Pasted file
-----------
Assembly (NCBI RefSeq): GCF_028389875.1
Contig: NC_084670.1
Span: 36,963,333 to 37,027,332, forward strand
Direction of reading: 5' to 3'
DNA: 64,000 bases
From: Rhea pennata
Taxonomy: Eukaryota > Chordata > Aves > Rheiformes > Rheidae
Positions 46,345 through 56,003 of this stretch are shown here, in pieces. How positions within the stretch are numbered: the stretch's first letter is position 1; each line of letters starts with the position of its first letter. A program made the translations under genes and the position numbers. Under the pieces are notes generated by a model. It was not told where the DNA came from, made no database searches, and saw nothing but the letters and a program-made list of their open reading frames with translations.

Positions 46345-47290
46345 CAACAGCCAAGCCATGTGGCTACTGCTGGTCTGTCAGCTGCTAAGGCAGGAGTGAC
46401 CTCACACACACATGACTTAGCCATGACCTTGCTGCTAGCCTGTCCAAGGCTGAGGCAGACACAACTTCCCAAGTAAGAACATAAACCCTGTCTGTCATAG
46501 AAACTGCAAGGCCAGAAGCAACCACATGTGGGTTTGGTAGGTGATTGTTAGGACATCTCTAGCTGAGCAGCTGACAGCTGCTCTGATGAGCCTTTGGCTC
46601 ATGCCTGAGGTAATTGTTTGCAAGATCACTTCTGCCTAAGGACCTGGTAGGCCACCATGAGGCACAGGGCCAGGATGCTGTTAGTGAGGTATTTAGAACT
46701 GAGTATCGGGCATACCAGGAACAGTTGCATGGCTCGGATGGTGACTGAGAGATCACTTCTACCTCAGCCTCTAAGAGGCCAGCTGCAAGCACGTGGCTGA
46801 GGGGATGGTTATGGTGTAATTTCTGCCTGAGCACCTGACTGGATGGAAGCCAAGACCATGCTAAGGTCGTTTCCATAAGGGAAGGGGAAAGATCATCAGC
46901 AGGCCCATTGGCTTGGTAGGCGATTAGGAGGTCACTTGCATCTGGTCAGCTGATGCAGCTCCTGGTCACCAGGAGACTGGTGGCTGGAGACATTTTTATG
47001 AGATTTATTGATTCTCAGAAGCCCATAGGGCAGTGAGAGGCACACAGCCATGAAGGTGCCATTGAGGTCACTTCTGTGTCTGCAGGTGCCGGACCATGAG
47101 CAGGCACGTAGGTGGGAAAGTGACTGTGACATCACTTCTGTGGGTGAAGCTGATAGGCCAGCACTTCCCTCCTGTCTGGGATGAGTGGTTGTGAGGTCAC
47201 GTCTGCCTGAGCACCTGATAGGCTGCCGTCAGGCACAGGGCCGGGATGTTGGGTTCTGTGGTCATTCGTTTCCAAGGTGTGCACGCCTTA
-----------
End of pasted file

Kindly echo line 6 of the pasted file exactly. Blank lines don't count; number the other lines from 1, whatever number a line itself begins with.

From: Rhea pennata